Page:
by Max Brantley
Amazon has not sent any recordings to the officers but did provide Bates' account information to authorities, according to court documents. The retailer giant said it doesn't release customer information without a "valid and binding legal demand."KFSM got this quote from the suspect's attorney, Kimberly Weber:
"Amazon objects to overbroad or otherwise inappropriate demands as a matter of course," the company said in a statement.
Even without Amazon's help, police may be able to crack into the Echo, according to the warrant. Officers believe they can tap into the hardware on the smart speakers, which could "potentially include time stamps, audio files or other data."
The investigation has focused on other smart devices as well. Officers seized Bates' phone but were unable to break through his password, which only served to delay the investigation.
... Police also found a Nest thermostat, a Honeywell alarm system, wireless weather monitoring in the backyard and WeMo devices for lighting at the smart home crime scene.
Ultimately, it might have been information from a smart meter that proved to be the most useful. With every home in Bentonville hooked up to a smart meter that measures hourly electricity and water usage, police looked at the data and noticed Bates used an "excessive amount of water" during the alleged drowning.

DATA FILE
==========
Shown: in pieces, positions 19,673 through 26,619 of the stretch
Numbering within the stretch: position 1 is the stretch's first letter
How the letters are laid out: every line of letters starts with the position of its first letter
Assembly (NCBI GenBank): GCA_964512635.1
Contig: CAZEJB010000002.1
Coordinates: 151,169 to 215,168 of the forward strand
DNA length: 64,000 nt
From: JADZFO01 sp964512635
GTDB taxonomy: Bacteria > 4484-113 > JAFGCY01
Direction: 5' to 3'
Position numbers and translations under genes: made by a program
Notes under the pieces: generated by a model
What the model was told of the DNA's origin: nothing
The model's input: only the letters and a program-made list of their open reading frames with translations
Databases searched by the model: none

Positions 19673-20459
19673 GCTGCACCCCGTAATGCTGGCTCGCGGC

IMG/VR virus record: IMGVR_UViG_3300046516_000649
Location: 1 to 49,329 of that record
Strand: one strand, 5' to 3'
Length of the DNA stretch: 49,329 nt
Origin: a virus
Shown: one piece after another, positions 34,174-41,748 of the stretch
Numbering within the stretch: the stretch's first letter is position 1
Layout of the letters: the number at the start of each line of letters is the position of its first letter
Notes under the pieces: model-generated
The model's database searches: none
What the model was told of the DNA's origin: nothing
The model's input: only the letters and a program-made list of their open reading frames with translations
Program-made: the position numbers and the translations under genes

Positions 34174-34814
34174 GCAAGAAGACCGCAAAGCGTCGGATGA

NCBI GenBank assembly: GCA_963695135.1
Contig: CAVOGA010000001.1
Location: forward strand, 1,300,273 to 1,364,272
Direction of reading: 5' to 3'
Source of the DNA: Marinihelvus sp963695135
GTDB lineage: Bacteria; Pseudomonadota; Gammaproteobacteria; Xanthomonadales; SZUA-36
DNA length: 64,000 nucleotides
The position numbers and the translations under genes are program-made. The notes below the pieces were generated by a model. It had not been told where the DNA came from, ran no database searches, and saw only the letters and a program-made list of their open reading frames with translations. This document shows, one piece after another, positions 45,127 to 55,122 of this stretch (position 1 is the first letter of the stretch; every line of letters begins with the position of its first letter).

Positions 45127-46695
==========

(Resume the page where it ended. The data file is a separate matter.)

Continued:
Officers have also seized an iPhone 6S, a Macbook Pro, a PlayStation 4 and three tablets in the investigation.
"I've got an innocent client, so why are they attempting to get this information, which will really have no effect on our case?" she said. "What they are trying to do is rather novel, but it's a deep invasion of privacy."
Weber said technology is not infallible and police are relying on it too heavily.
"Should things be said out of context? That scares me," she said. "And it scares me that our criminal system is coming down to this technology, which is supposed to help our daily lives and now it's being used against us."